in connection with any statement of that coefficient.
The overall heat transfer coefficient is meaningful where:
only if all of the assumptions required for the mean APmStertis theprocess fluid pressure differential as mea-
temperature difference formulationare satisfied. sured by experimental data at the selected mea-

suring stations.
APgM-D is the change in the measured process fluid pres-
5.7 DETERMINATION OF AIR-SIDE PRESSURE sure differentialcaused by differences in eleva-
LOSSES tions between the measuringstations and design
The summation of the air pressure losses of the stations and/or differences in process fluid dens-
tube bundle,flow obstructions, and airturning losses ities in the inlet piping and the outlet piping.
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APgD-D is the change in the measured process fluid pres- These losses canbe evaluated at the test conditions
sure differential between design stations caused using thefollowing equations and recommendations:
by differences in elevation Òf the design stations PipeandBundleTubeFriction (MoB-,).
and/or differences in processingfluid densities in
These losses can be calculated using Eq. (5.23).
the inlet piping, the outlet piping, and in the bun-
dles. It may not be necessaryto include this term
depending on howthe pressure dropis quoted. (5.23)

AP, is thechange in themeasuredprocess fluid pres-

sure differentialif static pressures are measured. Properties should be evaluated at the mean tem-
perature. For evaluationof friction factor, fM, refer to
APDS,=, is the deduced process fluid total pressure loss at Fig. D.1, Appendix D.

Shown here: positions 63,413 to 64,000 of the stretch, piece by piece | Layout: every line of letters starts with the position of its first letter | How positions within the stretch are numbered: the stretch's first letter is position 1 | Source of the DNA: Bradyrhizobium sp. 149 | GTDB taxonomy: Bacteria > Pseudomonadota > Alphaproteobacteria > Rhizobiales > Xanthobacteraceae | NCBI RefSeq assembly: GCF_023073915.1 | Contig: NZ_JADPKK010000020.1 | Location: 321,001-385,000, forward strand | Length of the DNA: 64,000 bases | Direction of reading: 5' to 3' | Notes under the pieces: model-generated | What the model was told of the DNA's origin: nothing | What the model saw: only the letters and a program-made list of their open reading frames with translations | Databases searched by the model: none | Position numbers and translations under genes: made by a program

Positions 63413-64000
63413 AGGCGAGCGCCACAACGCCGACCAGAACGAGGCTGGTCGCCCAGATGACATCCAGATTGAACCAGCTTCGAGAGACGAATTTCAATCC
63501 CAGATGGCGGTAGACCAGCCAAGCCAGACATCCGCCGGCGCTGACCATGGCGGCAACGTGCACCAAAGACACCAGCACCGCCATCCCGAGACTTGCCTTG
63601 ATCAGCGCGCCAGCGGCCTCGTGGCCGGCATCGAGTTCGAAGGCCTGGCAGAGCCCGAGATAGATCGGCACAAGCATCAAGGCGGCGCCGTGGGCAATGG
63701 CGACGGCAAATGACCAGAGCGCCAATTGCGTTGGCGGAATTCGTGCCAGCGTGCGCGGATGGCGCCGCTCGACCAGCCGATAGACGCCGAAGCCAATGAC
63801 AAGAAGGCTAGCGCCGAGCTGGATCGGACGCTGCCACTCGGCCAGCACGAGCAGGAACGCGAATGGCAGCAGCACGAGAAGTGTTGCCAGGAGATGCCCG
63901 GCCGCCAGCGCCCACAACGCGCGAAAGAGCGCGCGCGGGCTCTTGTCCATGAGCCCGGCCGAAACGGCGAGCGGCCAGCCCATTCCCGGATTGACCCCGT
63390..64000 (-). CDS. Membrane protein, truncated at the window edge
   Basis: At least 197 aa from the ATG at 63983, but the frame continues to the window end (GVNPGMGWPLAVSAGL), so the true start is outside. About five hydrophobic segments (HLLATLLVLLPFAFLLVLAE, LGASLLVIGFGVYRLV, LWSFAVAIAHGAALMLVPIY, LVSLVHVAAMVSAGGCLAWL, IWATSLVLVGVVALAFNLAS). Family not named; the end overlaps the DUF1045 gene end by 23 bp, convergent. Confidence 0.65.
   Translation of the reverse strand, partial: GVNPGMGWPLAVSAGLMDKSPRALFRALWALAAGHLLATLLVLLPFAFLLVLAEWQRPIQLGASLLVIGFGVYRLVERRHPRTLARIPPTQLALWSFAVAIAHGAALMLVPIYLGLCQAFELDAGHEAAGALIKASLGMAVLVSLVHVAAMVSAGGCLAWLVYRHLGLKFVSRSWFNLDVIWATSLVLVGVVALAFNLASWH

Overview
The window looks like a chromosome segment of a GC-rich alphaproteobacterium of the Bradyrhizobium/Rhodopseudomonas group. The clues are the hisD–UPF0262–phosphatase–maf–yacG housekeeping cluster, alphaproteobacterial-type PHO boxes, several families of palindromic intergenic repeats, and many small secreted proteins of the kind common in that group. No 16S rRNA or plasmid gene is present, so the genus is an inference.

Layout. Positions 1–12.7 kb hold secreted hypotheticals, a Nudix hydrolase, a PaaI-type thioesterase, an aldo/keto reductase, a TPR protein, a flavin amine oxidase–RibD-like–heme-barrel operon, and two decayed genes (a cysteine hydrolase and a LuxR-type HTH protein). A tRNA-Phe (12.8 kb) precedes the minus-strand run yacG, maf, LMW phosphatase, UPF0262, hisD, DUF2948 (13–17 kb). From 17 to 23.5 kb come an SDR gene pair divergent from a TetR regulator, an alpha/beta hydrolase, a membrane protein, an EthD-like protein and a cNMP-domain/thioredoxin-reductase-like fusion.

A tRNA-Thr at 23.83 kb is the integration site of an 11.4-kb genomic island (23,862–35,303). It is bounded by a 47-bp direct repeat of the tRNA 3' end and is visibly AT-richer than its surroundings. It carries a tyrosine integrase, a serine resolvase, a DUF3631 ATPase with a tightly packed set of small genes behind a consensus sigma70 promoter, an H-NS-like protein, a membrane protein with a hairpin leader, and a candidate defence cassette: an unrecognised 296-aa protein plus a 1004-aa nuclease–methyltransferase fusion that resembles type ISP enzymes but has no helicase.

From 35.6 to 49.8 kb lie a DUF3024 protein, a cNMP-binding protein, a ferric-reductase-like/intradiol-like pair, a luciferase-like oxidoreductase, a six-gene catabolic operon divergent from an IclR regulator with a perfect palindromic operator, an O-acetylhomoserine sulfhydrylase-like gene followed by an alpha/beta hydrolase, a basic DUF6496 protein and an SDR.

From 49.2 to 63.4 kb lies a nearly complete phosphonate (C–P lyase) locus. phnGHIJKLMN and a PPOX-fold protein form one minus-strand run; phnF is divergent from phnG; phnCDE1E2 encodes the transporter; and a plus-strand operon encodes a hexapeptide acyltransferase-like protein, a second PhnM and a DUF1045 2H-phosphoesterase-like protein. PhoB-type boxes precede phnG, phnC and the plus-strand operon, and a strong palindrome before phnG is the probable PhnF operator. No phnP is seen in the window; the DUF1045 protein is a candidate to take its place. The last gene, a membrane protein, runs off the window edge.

the test conditions. Obstruction losses Due to Contractions,
APoBDs is thesum of all the flow resistances due to ob- Expansions,
Bends, Fittings
and These
structions between design stations, losses can be calculated usingEq. (5.24).
APO,,, is the sum of all the flow resistances due to ob-
structions between measuring stations. (5.24)

Detailed proceduresfor solving the elements of Eq. Theevaluation of K will depend on the type of
5.1 9 are presentedin the following paragraphs. obstruction as described below.
5.8.1 Gravity C A P g ) . Differences in elevations and/or value of K as follows:
densities will have aneffecton process fluid pressure
measurements.Theseeffectscanbeevaluated by K= 0.5 x (1 - pz) incontraction (5.25)
means of Eqs. (5.20) and (5.21) with reference to Fig.
K = (1 - ßz)* in expansion (5.26)

where ß is the ratioof the smallerto the larger inside

pipe diameter.
(5.21) Pipe and Cooler Tube
Bend losses
@PoE-,). These losses yield a K coefficient which is
not explicitly defined by any correlation. Reference
5.8.2 Fluid Velocity (@J, If total pressures are mea- E21, however, presents some data for 90 deg. bends
sured! AP, is included in the total pressure. If static along with a correlation for more than one bend in

pressures are measured, APw can be evaluated using series which is not simply the sum of the number of
Eq. (5.22). 90 deg. bends. losses Caused by Various Fittings
(5.22) (APoBJ. The valuesof the loss coefficient, K, for pipe
fittings,valves,etc.,are dependent on the specific
where: geometryinvolvedandcannotbegeneralized.For
AP, = velocity pressure differential, Ibf/ft2 this reason it is best to plan the instrumentation so
that there areas few such lossesas possible between
measuringstations.Forthosecomponents which